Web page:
Artificial sweeteners can make you sick and fatKathleen Patel
Jul. 07, 2009
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For several years there have been frightening stories circulating about the dangers of Aspartame. Well, it turns out, this is not just another urban legend.
Aspartame is the chemical name for the brand names NutraSweet, Equal, Spoonful, and Equal-Measure. Aspartame was approved for dry goods in 1981 and for carbonated beverages in 1983. It was originally approved for dry goods on July 26, 1974, but objections filed by neuroscience researcher Dr John W. Olney and Consumer attorney James Turner in August 1974 as well as investigations of G.D. Searle's research practices caused the U.S. Food and Drug Administration (FDA) to put approval of aspartame on hold (December 5, 1974). But by now, we all know how easily powerful, rich pharma can get dangerous products on the market.
Aspartame accounts for over 75 percent of the adverse reactions to food additives reported to the FDA. Many of these reactions are very serious including seizures and death.(1) A few of the 90 different documented symptoms listed in the report as being caused by aspartame include: Headaches/migraines, dizziness, seizures, nausea, numbness, muscle spasms, weight gain, rashes, depression, fatigue, irritability, tachycardia, insomnia, vision problems, hearing loss, heart palpitations, breathing difficulties, anxiety attacks, slurred speech, loss of taste, tinnitus, vertigo, memory loss, and joint pain.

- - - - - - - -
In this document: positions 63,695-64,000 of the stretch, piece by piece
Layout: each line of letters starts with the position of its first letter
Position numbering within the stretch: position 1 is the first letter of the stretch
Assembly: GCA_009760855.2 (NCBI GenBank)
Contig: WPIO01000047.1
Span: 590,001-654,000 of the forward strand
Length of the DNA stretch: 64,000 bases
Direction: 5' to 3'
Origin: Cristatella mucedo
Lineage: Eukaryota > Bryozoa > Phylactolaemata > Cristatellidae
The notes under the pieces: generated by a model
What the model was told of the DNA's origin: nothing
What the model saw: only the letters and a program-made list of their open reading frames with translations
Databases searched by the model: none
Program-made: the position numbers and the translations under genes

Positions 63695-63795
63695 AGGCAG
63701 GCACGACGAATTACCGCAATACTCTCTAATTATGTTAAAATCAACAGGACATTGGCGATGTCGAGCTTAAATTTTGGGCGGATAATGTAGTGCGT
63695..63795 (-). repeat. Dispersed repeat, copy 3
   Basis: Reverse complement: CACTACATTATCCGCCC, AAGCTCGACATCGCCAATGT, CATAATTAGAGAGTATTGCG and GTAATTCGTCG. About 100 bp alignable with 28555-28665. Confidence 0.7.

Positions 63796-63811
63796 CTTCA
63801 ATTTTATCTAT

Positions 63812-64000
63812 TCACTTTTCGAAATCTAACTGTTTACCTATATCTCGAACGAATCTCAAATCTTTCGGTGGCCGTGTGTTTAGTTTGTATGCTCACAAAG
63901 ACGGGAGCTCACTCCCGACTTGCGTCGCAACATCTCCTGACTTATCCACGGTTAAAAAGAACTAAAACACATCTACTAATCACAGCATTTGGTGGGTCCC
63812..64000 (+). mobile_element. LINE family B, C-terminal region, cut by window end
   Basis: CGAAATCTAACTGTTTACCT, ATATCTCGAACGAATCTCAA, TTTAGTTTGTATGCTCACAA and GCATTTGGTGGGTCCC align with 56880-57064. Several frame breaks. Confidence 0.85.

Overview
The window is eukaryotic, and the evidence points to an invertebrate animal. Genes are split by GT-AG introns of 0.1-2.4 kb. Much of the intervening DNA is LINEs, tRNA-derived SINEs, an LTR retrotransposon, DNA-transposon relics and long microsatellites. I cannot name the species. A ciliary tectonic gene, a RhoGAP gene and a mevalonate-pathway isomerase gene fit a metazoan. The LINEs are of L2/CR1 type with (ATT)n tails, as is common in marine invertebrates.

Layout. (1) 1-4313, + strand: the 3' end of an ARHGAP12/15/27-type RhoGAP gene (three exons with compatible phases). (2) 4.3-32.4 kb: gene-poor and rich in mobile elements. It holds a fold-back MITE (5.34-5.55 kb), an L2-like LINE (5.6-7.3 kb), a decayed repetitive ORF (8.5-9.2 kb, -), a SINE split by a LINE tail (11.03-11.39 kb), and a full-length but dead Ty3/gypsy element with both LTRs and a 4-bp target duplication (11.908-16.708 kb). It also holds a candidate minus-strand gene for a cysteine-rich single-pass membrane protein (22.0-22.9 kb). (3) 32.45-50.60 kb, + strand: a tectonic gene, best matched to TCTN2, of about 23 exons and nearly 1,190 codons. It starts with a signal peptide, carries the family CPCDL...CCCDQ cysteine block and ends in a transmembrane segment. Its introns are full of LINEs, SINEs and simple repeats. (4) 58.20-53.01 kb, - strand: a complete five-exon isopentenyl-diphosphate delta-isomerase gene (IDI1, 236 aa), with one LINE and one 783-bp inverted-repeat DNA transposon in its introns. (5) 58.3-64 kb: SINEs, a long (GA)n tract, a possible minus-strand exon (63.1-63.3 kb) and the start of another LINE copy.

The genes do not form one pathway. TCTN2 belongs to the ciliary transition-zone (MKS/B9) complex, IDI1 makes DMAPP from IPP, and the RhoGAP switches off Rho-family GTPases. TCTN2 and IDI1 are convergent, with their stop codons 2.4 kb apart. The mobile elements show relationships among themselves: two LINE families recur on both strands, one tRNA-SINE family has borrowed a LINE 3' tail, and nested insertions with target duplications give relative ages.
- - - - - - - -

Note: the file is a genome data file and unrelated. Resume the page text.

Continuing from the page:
According to researchers and physicians studying the adverse effects of aspartame, the following chronic illnesses can be triggered or worsened by ingesting of aspartame:(2) Brain tumors, multiple sclerosis, epilepsy, chronic fatigue syndrome, parkinson's disease, alzheimer's, mental retardation, lymphoma, birth defects, fibromyalgia, and diabetes.
Aspartame is made up of three chemicals: aspartic acid, phenylalanine, and methanol. The book "Prescription for Nutritional Healing," by James and Phyllis Balch, lists aspartame under the category of "chemical poison." You can read more about this here
The word is out on Aspartame and that opened the door for the "safe alternative", Splenda.
Last year, a 12-week study, done by researchers from Duke University, reported that Splenda and its key component, sucralose, may suppress beneficial bacteria in the gut and cause weight gain. The study also found that consumption of the sweetener may affect the expression of certain enzymes known to interfere with the absorption of nutrients and pharmaceuticals.
This is how the study was done: